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Small Businesses

htoys.jpgYesterday was "Small Business Saturday." I didn't shop at all yesterday, so didn't shop at a small business. But even if I did, I'm afraid most of them have left in my community.

The most recent to go was a place called Handlebar Toys. Originally it was in a huge building where true to its name, it sold bicycles. After awhile, it focused more on toys than the "bikes and toys" model. That may have been because of a bicycle store that opened across the street. (Another bike place is down the road a bit; that place is where I got my very first bike.) But then a few years ago, it moved into a smaller space in a strip mall. And in April of this year, it closed after over four decades of business.

I felt guilty. All those times that I used my mouse to just click on an easy buy, I could have bought a nice toy from the local shop.

Handlebar Toys' departure prompted me to think about other small businesses that I enjoyed growing up, but are no longer around:

When I was very small, Scotty's Donuts was just the place for a weekend snack. Now that space is the post office. The original small post office lies vacant.

I can still smell Carl's Delicatessen, even though it has been gone for decades. I miss the orange push-up pops I'd get in the back. And of course I miss the salami.

One of my very first "I did it completely on my own" gifts to my mother was a cross-stitch pillow. I bought the kit at Upstairs, Downstairs, a tiny stationary and craft store. Next door was a tiny drugstore, the name of which I've forgotten. Alas, the old drugstore is now a hamburger place and a Subway (which replaced the fro-yo place I worked for as a teen.) There is a local pet store in that space, too, which is good. (And hey, I bought some beta fish there!)

There were plenty of food gimmick places that came and went. Pasta Stop was a nice idea: beautiful fresh pasta and sauces, soft-crusty baguettes, and plenty of fun toppings. Fantasy Popcorn was definitely an 80's child: tons of flavored, brightly colored popcorn. And then there was the hotdog place. All it did was hotdogs, but not in enough creative ways to keep folks interested. (I later visited a fabulous hotdog place while in college that definitely did the concept well.)

I get a tear in my eye when I think of Fashion Boot, the shoe store that kept my feet dry and warm for the majority of my childhood. It was a true "mom and pop." They knew exactly what I liked. In addition to the beautiful display of shoes, they had a row that read "Fashion Boot" in wooden blocks. Sesame Street characters lounged around them. I always wanted to grab the figurines off the shelf, but they were too high for me. I wish I could have said goodbye to the owners before they disappeared.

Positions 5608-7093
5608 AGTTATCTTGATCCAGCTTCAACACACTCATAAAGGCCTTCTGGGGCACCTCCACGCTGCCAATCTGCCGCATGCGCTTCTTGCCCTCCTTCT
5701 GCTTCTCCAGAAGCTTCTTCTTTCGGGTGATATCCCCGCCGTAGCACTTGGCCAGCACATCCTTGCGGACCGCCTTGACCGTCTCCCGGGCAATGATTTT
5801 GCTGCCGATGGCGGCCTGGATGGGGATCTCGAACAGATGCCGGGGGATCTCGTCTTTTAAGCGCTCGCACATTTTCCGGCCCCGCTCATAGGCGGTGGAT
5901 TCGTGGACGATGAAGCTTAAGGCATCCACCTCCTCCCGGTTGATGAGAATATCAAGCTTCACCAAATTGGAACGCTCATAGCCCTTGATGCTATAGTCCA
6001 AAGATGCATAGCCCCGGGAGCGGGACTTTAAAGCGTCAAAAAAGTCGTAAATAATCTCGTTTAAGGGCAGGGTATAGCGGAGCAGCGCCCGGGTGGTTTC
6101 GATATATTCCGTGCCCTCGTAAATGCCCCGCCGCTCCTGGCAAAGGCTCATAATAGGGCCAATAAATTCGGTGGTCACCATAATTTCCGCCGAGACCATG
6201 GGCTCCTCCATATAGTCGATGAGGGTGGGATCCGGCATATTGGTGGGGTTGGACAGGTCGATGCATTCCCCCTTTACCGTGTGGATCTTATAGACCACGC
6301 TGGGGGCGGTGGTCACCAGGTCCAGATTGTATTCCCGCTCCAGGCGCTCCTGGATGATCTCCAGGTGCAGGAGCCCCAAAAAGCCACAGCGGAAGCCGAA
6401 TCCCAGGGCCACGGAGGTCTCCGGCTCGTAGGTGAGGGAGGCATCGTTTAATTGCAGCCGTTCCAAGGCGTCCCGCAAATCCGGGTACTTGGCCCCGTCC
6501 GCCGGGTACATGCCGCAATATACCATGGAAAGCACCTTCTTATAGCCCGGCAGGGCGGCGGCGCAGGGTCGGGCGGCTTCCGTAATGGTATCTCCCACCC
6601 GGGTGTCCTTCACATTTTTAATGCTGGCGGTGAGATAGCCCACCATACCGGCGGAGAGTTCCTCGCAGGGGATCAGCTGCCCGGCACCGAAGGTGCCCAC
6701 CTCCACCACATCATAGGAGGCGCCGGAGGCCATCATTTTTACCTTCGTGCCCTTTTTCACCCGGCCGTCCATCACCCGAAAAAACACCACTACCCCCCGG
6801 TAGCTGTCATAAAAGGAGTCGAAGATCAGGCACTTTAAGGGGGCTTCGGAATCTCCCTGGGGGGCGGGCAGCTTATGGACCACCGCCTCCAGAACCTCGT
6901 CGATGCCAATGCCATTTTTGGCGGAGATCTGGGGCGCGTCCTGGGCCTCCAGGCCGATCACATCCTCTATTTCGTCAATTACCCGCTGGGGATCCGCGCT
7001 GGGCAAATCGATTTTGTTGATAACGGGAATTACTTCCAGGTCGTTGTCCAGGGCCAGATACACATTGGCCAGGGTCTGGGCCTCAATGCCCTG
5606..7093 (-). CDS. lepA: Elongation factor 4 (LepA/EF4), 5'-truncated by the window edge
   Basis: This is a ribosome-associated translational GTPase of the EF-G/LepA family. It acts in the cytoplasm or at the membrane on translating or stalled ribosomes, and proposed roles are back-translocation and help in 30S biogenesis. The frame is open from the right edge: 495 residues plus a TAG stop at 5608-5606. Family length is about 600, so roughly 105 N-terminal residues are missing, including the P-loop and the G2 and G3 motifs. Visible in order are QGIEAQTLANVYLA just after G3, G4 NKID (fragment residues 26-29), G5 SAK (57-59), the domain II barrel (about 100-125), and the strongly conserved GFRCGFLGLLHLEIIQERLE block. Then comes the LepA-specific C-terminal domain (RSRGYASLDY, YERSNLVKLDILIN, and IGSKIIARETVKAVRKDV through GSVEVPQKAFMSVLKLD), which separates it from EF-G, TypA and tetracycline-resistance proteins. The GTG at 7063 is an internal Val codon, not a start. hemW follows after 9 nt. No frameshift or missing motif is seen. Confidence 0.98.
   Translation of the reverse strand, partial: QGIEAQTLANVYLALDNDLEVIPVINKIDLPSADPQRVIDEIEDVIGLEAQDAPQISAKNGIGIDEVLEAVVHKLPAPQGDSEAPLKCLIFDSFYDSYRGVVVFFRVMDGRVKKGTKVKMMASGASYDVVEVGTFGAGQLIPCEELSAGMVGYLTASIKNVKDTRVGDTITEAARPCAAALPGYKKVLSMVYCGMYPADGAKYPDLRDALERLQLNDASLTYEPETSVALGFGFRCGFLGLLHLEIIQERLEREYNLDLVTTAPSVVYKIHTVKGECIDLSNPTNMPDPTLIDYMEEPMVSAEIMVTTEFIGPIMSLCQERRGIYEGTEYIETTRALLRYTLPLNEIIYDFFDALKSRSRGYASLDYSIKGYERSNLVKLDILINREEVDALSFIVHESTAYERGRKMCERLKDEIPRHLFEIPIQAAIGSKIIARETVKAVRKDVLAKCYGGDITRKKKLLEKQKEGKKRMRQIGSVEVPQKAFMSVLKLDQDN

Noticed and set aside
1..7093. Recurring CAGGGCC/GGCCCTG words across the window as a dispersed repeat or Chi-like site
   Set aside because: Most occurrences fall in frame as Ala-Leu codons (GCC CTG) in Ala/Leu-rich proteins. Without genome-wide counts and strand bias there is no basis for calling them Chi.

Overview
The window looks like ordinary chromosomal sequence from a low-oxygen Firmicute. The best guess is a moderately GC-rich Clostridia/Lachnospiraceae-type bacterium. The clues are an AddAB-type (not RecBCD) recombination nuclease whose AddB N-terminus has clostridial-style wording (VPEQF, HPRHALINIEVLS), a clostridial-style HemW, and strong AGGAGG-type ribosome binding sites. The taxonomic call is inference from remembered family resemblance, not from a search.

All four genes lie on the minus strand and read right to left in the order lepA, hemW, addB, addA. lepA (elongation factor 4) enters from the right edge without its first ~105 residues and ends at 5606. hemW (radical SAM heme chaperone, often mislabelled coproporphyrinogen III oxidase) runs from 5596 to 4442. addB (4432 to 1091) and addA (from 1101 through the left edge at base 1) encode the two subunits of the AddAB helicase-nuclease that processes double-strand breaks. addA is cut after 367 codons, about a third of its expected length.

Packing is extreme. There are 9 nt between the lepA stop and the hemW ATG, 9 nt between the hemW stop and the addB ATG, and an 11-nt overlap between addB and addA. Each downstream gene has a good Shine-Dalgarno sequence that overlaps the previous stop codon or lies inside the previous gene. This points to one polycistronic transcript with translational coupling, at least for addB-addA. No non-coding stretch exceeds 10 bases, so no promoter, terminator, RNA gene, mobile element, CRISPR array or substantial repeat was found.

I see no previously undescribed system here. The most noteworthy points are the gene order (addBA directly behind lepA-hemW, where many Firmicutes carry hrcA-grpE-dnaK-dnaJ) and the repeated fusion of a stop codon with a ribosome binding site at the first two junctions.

We used to purchase our bread at Leaven & Earth, and we'd then travel across the street to Noble Pies for some Australian-style pasties. It was so much fun to watch our bread go through the slicing machine!

So yes, Cyber Monday is tomorrow. But, I hope some of you folks find those gems in your community that are still open. That would be a holiday treat.

Update: Thanks to some Facebook comments, I now know the drugstore was called Charles Drugs and the hotdog place was Frankly Speaking. Friends also reminded me of Fudge Alley, which was an ice-cream place that I keep believing still exists, which is why it wasn't on my radar for this post. The proprietor, Frank, was quite a character. During our breaks in between dance classes, we'd go get candy at Fudge Alley. Wonder what our teachers thought of that? And then there was Pizza Junction, which was the place I first played arcade games. I loved that I got to make my own pizza during a "behind the scenes" tour I took while a brownie.

Comments (1)

What a totally sweet recollection that jarred so many of my own memories. I was so crushed when I went to my hometown to find the one cool clothing store was now an Ann Taylor, the hardware store was a Starbucks, the car dealership was a Gap and the awesome kids' shoe store was just gone. On the brighter side, there were new indie bakeries and kids' stores, and at least the best hot dog stand in the world had hardly changed in 90 years.


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